Keywords: aluminum, sodium hydroxide, corrosion, inhibitors, sulfonic acid, sodium cumene sulfonate, sodium alkyl sulfate, weight loss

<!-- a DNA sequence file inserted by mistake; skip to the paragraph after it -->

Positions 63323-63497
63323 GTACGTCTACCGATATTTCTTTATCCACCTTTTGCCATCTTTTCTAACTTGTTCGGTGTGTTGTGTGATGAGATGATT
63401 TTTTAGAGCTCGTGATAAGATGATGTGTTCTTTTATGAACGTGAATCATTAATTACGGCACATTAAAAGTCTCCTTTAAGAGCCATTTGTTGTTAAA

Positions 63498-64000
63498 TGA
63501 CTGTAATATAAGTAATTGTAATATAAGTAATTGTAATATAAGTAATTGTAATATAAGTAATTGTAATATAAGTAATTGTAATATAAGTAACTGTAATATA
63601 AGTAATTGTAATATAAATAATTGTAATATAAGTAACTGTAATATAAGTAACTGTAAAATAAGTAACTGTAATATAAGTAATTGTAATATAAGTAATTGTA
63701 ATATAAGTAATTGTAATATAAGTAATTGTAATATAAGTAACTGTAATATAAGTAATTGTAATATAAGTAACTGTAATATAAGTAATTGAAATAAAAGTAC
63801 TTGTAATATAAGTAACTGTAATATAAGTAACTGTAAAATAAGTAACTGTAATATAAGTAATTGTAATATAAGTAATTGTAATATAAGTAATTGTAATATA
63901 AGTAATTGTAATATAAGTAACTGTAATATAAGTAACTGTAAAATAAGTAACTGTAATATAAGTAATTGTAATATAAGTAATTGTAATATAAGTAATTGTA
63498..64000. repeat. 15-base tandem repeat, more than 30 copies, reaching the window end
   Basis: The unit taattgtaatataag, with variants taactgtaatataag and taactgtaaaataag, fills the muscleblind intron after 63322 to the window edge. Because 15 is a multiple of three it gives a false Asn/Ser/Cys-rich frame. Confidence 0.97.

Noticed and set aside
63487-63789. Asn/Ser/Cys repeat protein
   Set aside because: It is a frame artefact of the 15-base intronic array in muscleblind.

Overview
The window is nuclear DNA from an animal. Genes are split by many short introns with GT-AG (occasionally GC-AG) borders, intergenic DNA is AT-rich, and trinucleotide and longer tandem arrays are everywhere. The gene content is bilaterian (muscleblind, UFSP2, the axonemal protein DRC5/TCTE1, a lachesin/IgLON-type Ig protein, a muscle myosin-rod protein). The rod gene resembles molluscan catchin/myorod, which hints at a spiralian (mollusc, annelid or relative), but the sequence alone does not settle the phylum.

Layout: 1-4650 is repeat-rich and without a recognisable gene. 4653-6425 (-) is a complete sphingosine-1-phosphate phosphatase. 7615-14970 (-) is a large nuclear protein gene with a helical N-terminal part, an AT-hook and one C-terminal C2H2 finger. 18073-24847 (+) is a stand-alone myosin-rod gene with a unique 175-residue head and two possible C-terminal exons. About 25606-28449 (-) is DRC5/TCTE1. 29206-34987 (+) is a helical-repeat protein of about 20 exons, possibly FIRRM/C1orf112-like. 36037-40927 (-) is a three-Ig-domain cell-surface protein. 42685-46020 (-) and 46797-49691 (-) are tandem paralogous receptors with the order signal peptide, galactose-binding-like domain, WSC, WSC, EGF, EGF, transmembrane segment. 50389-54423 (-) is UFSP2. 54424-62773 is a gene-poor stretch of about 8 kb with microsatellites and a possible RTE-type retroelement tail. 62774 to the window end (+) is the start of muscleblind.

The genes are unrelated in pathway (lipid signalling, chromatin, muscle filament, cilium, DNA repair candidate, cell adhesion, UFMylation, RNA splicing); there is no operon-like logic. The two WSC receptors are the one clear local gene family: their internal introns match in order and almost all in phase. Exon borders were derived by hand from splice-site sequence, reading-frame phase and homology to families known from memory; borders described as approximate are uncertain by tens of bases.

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If you wish to view the human-readable version of the paper, then please Register (if you have not already done so) and Login. Registration is completely free.JCSE Volume 3 Paper 25 Submitted 11th October 2002 Organic Corrosion Inhibitors for Aluminum in Sodium Hydroxide A.K. Maayta Chemistry Department, Faculty of Science, Jordan University of Science and Technology, P. O. Box: 3030, Irbid, Jordan. comment()Abstract� Inhibition of corrosion of aluminum in aqueous solutions of sodium hydroxide in the presence of sulfonic acid, sodium cumene sulfonate and sodium alkyl sulfate was studied in relation to the concentration of inhibitor, concentration of corrosive medium at various temperatures applying weight loss method. The additives tested were found to be good inhibitors for aluminum corrosion in aqueous solutions of sodium hydroxide in the studied concentration range. Due to the adsorption of the additive molecules on the metal surface the inhibition efficiency increases with increasing additive concentration, Sulfonic acid shows the best inhibition capability for aluminum corrosion in sodium hydroxide, probably, this is due to the planer orientation of the adsorbed additive molecules. Inhibition efficiency of the inhibitors tested increases with decreasing sodium hydroxide concentrations. The higher the temperature, the lower was the inhibition efficiency, which is due to the fact, that the rate of corrosion of aluminum is higher than the rate of adsorption. comment()Keywords: aluminum, sodium hydroxide, corrosion, inhibitors, sulfonic acid, sodium cumene sulfonate, sodium alkyl sulfate, weight loss. Introduction comment()Because of their lightweight and mechanical strength, aluminum and its alloys are very attractive materials for engineering applications. The interest of these materials arises from their importance in the recent civilization. Inhibition of metal corrosion by organic compounds is a result of adsorption of organic molecules or ions at the metal surface forming a protective layer. This layer reduces or prevents corrosion of the metal. The extent of adsorption depends on the nature of the metal, the metal surface condition, the mode of adsorption, the chemical structure of the inhibitor, and the type of corrosive media . Heteroatoms in the structure of inhibitor molecules, such as oxygen (O) nitrogen (N), phosphorous (P), sulpher (S) and the presence of aromatic rings or triple bonds enhance the adsorption process. It has been reported that the inhibition efficiency increases in the order: O < N < S < P [2-5]. Corrosion inhibition of aluminum and its alloys was the subject of numerous studies [6-13]. A literature survey showed only limited systematic work done to the corrosion inhibition of aluminum and its alloys in various corrosive media [14-15]. comment()The purpose of the present article is to study the application of sulfonic acid (SA), sodium cumene sulfonate (SCS) and sodium alkyl sulfate (SAS), as corrosion inhibitors for aluminum in aqueous solutions of sodium hydroxide (NaOH). A literature survey revealed that the selected additives have never been tested as corrosion inhibitors for aluminum in sodium hydroxide. Experimental comment()The inhibition efficiency of aluminum in aqueous solutions of sodium hydroxide (NaOH) by using sulfonic acid, sodium cumene sulfonate and sodium alkyl sulfate as inhibitors was determined by the weight loss method. The testes were performed with samples of aluminum in the form of rods measuring 30 mm by 3 mm diameter that were cut from commercial pure aluminium (Al 99.5 %). comment()The aluminum samples were first abraded with emery paper 800, degreased with acetone, rinsed with distilled water then dried. The organic inhibitors used were in pure form. Analar sodium hydroxide pills, dissolved in double distilled water to the selected concentrations, were taken as corrosive media. The testes were carried out at different concentrations of additives (25, 50, 100, 150 and 200 ppm) and concentrations of corrosive media (0.5, 1.0, 1.5 and 2.0 M) at temperatures (30, 40, 50 and 60 oC). The volume of the test solution was 10 mL and the immersion time for each test was 30 minutes. A water thermostat controlled to � 0.5 oC maintained the temperature. comment()The percentage inhibition (I %) of aluminum was determined from weight losses as follows: (1) Where Wo and Win are the weight losses of aluminum specimens without and with inhibitor, respectively. The percentage inhibition was then plotted vs concentration of additives and corrosive media at different temperatures. comment()The surface coverage (θ) was calculated from weight loss as follows:� (2) Result and Discussion comment()The curves in Fig.1 represent the percentage inhibition (I %) of aluminum corrosion for various NaOH concentration vs the concentration of sulfonic acid (SA) in ppm at 30, 40, 50 and 60 oC, respectively. comment()The corresponding curves for (SCS) and (SAS) showed similar behavior as those of Fig.1 but with less inhibition efficiency. For the three tested additives the percentage inhibitor (I %) increased with increasing inhibitor concentrations reaching a maximum value. This issue might be explained by the adsorption of inhibitor molecules forming monolayer . A very important criterion to characterize the efficiency of inhibitors is their efficiency to concentration ratio. High protection at low inhibitor concentrations is required, not only for economic reasons, but also to maintain appropriate inhibitor concentration and avoid insufficient inhibition . The ratio for 200 ppm and 0.5 M NaOH at 30 oC was calculated to 0.47, 0.42 and 0.33 for SA, SCS and SAS, respectively. comment()High rate of reaction relative to the rate of adsorption led to a slight decrease in the inhibition efficiency with increasing temperature, but the inhibitive effect still persists even at 60 oC. This behavior indicates that the adsorbed molecules formed a barrier film on the aluminum surface .�� comment()The effect of sodium hydroxide strength on the inhibition efficiency of the additives tested showed an increase in the efficiency with decreasing NaOH concentration, which was an evident to apply NaOH as corrosive media even at low concentrations. comment()Fig.2 represents the variation of SA, SCS and SAS on aluminum corrosion in 0.5 M NaOH at 30 oC with the additive concentration. It is obvious that the efficiency decreases in the order:� SA > SCS > SAS. To explain this trend one can say that both the benzene ring and the attached functional groups contribute to the inhibition action, which is also affected by the substituents on (CH2)3 benzene ring. Sulfonic acid (SA) molecules probably favor flat orientation on the metal surface to be adsorbed, while sodium cumene sulfonate (SCS) molecules favor vertical orientation due to steric effect. Thus sulfonic acid is better adsorbed and also has higher inhibition efficiency than (SCS). Sodium alkyl sulfate (SAS) was found to be less inhibitor than the others; this was due to its less adsorption on the metal surface. comment()Fig.3 shows the variation of the inhibition efficiency of SA, SCS and SAS with temperature in 0.5 M NaOH for 200 ppm inhibitor concentration. Higher efficiency was obtained for (SA) at lower temperature range. The limiting I % values, in Fig.1 and 2, indicated the complete formation of the monolayer film of additive molecules on the active sites of aluminum surface. Evidence for this conclusion was obtained by plotting Langmuir adsorption isotherms at 60 oC. comment()Fig.4 represents the Langmuir isotherms for the effect of (SA) on the Al corrosion in various NaOH concentrations. The resulting parallel straight lines at different temperatures confirm that the inhibition was due to the adsorption of (SA) on the metal surface. comment()The corresponding isotherms for (SCS) and (SAS) showed similar parallel straight lines. The degree of surface coverage (θ) varied linearly with the logarithm inhibitor concentration fitting Langmuir adsorption isotherm . ��������������������� Log� θ� /� 1 - θ� =� Log� C� +� Log� k������������������������������������������������������������� (3) comment()Where k is the adsorption constant, C is the inhibitor concentration. comment()Fig.5 shows Langmuir isotherms for (SA), for aluminum corrosion in 0.5 M NaOH. The corresponding isotherms for (SCS) and (SAS) show similar shapes as those in Fig.5. comment()Fig. 6 represents Langmuir isotherms for SA, SCS and SAS at 30 oC and 0.5 M NaOH. This trend supports the obtained issue previously in Fig. 2.� Conclusions comment()It can be concluded, that: comment()1. The organic compounds tested were beneficial inhibitors for aluminum corrosion in alkaline media and the inhibition efficiency varies in the order: ����� SA >� SCS >� SAS comment()2.�� Inhibition efficiency increases with increasing inhibitor concentration and decreasing concentration of corrosive media. comment()3.�� The higher the temperature the lower is the inhibition efficiency. comment()4.�� Inhibition was attributed to adsorption of inhibitor molecules at the surface of aluminum, which fits Langmuir adsorption isotherm.� References 1.� M. R. Saleh, A. M. Shams El-din, Corros. Sci. 21, 6 (1981) P. 439 2.� J. G. N. Thomas, �Some New Fundamental Aspects in Corrosion Inhibition� 5th Europ Symp. Corros. Inhibitors, Ferrara, Italy, (1980) Ferrara Italy: Univ. Ferrara (1981) P. 453 3.� B. D. C. Donnelly, T. C. Downie, R. Grzeskowiak, H. R. Hamburg, D. Short, Corros. Sci. 18 (1977) P. 109 4.� A. B. Tadros, Y. Abdel-Naby, J. Electroanal. Chem. 224 (1988) P. 433 5.� N. C. Subramanyam, B. S. Sheshardi, S. A. Mayanna, Corros. Sci. 34 (1993) P. 563 6.� A. S. Fouda, M. N. Moussa, F. I. Taha, A. I. Elneanea, Corron. Sci. 26 (1986)P. 719 7.� M. S. Elbasiouny, A.S. Babaqi, R. M. Abdulla, Bull. Electrochem. 6 (1990) p. 909 8.� Sanakarapavinasam, F. Pushpanadem, M. F. Ahmed, J Appl Electrochem. 2 (1991) p. 625 9.� H. Scholl, M. M. D. Jimenez, Corros. Sci. 33 (1992) P. 1967 �10.� E. Khamis, m. Atea, Corros. 50 (1994) P. 106��� ��� 11.� J. D. Talati, R. M. Modi, Corros. Sci. 19 (1979) P. 35 12.� S. M. Hassan, M. N. Moussa, M. M. El-Taghoury and A. A. Radi, Anti- Corrosion 37/2 (1990) P.8 13.� M. N. Moussa, M. M. Taghoury, A. A. Radi and S. M. Hassan, Anti- Corrosion 37/3 (1990) P. 4 14.� B. W. Samuels, K. Sotoudeh, R. T. Foley, Corros 37 (1981) P. 92 15.� M. G. A. Kheder, A. M. S. Lashein, J. Electrochem. Soc. 136 (1989) P. 968 16.� O. L.Jr.Riggs(1973),in Nathan,C.C (Ed), Corros.Inhibitors,NACE,Houston, Tx. P. 7 17.� G.Schmitt,� Br.Corros. J.19 (1984) P. 166 18.� R. J. Tedesschi, Corros. 31 (1975) P. 130 19.� I. Langmuir, J. Am. Soc. 38 (1916) P. 2221 ���������������������������������������������������������������� Figures comment()Fig.1 Effect of SA concentration on inhibition efficiency of Al corrosion in NaOH ����� Fig. 2 Variation of inhibition efficiency of SA, SCS and SAS with inhibitor concentration in�0.5 M NaOH at 30 oC.���������������������������� comment()Fig. 3 Variation of inhibition efficiency of SA, SCS and SAS on Al corrosion with�temperature for 200 ppm and 0.5 M NaOH comment()Fig. 4 Langmuir adsorption isotherms for SA in various NaOH concentrations at 6o oC ����������� ������������������������������������������� comment()Fig. 5 Langmuir adsorption isotherms for SA in 0.5 M NaOH ����������������� comment()Fig. 6 Langmuir adsorption isotherms for SA, SCS and SAS at 30oC in 0.5 M NaOH